To say this has been a rough year for Blizzard would be a comical understatement. Between layoffs, potentially cool games getting canceled, ending support for HOTS, and anything and everything Diablo-related, Blizzard would have loved to just get to Blizzcon in one piece so they can announce Diablo 4 and then try put the last 12 months behind them.
It doesn’t matter how good Diablo 4 looks now, capping off 2019 in any kind of positive way is going to be nigh impossible after the recent controversy regarding their heavy-handed and pitiful response to a Hearthstone player showing support for the protests in Hong Kong.
In case you’ve missed the drama some how: Blizzard banned Hearthstone pro and Hong Kong resident Ng Wai “blitzchung” Chung for a whole year and revoked prize money following his public support of the recent protests against the Chinese government in Hong Kong.
While you’ll surely find people who sympathize with Blizzard, by and large the community has turned on Blizzard and has erupted in support of Chung and Hong Kong.
Fans of Blizzard’s properties have taken over social media and just about anywhere you go you’ll find memes and harsh criticism. Fans of Overwatch in particular have been trying to turn Mei, a Chinese character in Overwatch, into a symbol of Hong Kong support.
An unofficial but popular Reddit for Blizzard is now wall to wall covered in memes, many of which feature Mei. Here’s a small sampling of what you’ll see at r/Blizzard:
On Twitter, #boycottblizzard has trended, and fans on social media are encouraging fellow players/fans to uninstall their favorite Blizzard games and cancel their WoW subscriptions.
A collegiate Hearthstone team based out of American University displayed a Free Hong Kong sign at the end of their championship match while live on the air. Blizzard didn’t punish the team, but they chose to forfeit from the rest of their matches as a form of protest.
A group of Blizzard employees walked out of work the other day and covered up signs at their work place that read “Every Voice Matters” and “Think Globally.”
Also while you’re at it take a look at the google search results for Blizzard Logo.
The situation is spiraling out of control for Blizzard and they don’t seem to have any plan for digging themselves out of this mess they have created for themselves.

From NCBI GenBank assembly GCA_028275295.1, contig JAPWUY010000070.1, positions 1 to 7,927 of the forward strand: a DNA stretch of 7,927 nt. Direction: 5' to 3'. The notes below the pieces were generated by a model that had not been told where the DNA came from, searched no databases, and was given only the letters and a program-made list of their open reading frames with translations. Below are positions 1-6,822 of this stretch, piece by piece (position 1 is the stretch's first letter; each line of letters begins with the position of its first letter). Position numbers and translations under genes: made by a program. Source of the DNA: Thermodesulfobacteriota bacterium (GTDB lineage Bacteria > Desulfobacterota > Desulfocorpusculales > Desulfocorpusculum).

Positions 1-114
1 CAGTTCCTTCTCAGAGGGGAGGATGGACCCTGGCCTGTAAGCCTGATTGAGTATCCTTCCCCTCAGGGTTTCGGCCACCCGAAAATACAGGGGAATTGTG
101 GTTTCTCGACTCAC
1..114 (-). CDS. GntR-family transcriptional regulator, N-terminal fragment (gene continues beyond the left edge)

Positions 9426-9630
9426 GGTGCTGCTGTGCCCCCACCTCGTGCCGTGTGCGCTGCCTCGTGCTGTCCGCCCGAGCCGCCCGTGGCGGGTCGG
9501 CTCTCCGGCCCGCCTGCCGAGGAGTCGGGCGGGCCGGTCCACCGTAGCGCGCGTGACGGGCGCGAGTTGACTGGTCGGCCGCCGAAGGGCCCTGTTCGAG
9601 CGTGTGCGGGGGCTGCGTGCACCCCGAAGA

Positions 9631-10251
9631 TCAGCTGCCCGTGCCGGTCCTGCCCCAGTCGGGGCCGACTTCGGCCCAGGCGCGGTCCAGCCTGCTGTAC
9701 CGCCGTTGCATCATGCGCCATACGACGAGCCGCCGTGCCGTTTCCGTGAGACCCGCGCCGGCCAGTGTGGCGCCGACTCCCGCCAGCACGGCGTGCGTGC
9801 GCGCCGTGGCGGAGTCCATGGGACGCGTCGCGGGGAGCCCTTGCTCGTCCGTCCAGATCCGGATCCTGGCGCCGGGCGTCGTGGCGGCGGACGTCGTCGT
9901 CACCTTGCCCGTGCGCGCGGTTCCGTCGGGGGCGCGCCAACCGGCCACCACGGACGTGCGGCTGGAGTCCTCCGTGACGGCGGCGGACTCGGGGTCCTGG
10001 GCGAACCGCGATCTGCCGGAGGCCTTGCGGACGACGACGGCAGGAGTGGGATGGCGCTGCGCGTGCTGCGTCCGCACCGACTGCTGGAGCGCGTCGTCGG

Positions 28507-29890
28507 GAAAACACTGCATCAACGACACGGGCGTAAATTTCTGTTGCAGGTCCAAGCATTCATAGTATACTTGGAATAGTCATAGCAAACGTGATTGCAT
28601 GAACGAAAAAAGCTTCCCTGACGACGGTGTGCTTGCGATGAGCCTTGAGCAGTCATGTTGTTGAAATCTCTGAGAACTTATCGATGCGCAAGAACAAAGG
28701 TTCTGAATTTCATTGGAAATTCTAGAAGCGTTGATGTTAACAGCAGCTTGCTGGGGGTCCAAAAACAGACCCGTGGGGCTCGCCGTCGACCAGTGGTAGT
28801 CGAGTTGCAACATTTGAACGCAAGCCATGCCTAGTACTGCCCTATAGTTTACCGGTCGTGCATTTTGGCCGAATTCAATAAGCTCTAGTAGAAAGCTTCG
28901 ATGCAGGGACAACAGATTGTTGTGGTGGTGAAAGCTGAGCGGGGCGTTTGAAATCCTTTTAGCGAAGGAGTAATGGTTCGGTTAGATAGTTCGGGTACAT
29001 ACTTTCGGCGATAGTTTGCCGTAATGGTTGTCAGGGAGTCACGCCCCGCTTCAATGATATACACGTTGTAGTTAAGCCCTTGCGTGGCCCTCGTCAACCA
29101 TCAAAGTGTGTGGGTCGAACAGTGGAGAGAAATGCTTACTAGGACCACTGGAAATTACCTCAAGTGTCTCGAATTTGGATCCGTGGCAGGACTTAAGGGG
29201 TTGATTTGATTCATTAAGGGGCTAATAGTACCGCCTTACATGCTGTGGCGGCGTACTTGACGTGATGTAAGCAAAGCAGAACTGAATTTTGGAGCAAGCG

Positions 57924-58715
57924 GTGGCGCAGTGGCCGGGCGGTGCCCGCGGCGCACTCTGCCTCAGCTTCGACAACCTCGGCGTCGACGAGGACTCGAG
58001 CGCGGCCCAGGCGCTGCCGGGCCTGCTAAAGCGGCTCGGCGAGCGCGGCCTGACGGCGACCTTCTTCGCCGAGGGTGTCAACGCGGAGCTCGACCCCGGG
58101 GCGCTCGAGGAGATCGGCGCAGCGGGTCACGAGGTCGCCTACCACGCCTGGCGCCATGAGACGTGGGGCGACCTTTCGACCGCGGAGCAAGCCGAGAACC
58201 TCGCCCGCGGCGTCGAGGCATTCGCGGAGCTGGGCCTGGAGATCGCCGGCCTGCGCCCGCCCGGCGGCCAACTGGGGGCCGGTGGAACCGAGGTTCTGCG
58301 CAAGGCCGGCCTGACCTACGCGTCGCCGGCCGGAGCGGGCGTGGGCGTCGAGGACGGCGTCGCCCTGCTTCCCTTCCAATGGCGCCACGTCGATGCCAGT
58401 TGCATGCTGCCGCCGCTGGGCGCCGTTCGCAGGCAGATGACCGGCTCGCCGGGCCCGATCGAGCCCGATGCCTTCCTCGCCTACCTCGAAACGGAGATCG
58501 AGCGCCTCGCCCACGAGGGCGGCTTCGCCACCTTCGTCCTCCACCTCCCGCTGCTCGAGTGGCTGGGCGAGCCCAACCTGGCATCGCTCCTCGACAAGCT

Blizzard has been almost completely silent on the matter since the ruling came down on Blitzchung, presumably hoping that if they keep their head in the sand long enough, the situation might just go away. Instead, it is now being picked up by U.S. cable news networks which is never a good sign.
The only peep that we’ve heard from Blizzard is through their response on the Chinese social media platform Weibo. Below you can read a translation of Blizzard’s message provided by IGN. It doesn’t get much more pathetic than this:
We express our strong indignation [or resentment] and condemnation of the events that occurred in the Hearthstone Asia Pacific competition last weekend and absolutely oppose the dissemination of personal political ideas during any events [or games]. The players involved will be banned, and the commentators involved will be immediately terminated from any official business. Also, we will protect [or safeguard] our national dignity [or honor].Blizzard via IGN
Some people thought maybe Blizzard would come out of hiding quick enough at least say something to their fans outside of China right before the weekend – a classic move for people/companies trying to avoid as much attention as possible – but nope, nothing.
This all has transpired at the worst possible time for Blizzard as it has picked up steam just weeks before Blizzcon, during a news cycle which included the NBA and Apple getting blasted for similar actions, and on the heels of a recent South Park episode that called out companies for sucking up to the Chinese government.
There’s really nothing positive or uplifting I can say to, or about Blizzard right now. They are a total dumpster fire, and there’s no clear solution for them other than apologizing, reversing the decision, and then waiting for the masses to slowly move on. Even then, there’s already been long term irreparable damage done to their reputation.
Still, that’s the only way that Blizzard will be able to have some semblance of a normal Blizzcon at this point, but even under those conditions there’s definitely going to be protests. I don’t envy anyone that has to go on stage to present, and if Blizzard had any plans to show off Diablo Immortal, they are obviously cancelled at this point. Right?
But that’s all irrelevant because all of Blizzard’s actions thus far has sent the message that they will do or say anything that they need to in order to stay on the Chinese government’s good side so they can continue to do business there. If that’s not the case, and Blizzard does care about keeping the respect of their fans in Hong Kong and around the world, then it’s about time they showed it.